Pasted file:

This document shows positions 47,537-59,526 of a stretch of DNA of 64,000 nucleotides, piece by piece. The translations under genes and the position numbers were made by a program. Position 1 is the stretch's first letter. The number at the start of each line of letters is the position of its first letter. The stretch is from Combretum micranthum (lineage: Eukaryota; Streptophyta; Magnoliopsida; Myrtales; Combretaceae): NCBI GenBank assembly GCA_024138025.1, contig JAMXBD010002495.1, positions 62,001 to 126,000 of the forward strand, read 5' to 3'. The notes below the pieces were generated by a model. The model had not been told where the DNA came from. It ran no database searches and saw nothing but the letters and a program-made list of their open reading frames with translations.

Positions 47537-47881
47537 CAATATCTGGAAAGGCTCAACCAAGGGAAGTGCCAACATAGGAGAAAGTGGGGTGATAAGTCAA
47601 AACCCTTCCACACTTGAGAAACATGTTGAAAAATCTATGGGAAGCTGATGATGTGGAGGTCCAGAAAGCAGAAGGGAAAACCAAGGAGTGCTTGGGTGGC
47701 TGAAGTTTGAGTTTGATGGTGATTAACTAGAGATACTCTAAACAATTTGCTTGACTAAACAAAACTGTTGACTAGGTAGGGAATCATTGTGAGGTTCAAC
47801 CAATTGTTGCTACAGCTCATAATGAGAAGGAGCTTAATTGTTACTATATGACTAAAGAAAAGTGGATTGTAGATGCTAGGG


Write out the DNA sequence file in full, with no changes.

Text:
This document shows positions 47,537-59,526 of a stretch of DNA of 64,000 nucleotides, piece by piece. The translations under genes and the position numbers were made by a program. Position 1 is the stretch's first letter. The number at the start of each line of letters is the position of its first letter. The stretch is from Combretum micranthum (lineage: Eukaryota; Streptophyta; Magnoliopsida; Myrtales; Combretaceae): NCBI GenBank assembly GCA_024138025.1, contig JAMXBD010002495.1, positions 62,001 to 126,000 of the forward strand, read 5' to 3'. The notes below the pieces were generated by a model. The model had not been told where the DNA came from. It ran no database searches and saw nothing but the letters and a program-made list of their open reading frames with translations.

Positions 47537-47881
47537 CAATATCTGGAAAGGCTCAACCAAGGGAAGTGCCAACATAGGAGAAAGTGGGGTGATAAGTCAA
47601 AACCCTTCCACACTTGAGAAACATGTTGAAAAATCTATGGGAAGCTGATGATGTGGAGGTCCAGAAAGCAGAAGGGAAAACCAAGGAGTGCTTGGGTGGC
47701 TGAAGTTTGAGTTTGATGGTGATTAACTAGAGATACTCTAAACAATTTGCTTGACTAAACAAAACTGTTGACTAGGTAGGGAATCATTGTGAGGTTCAAC
47801 CAATTGTTGCTACAGCTCATAATGAGAAGGAGCTTAATTGTTACTATATGACTAAAGAAAAGTGGATTGTAGATGCTAGGG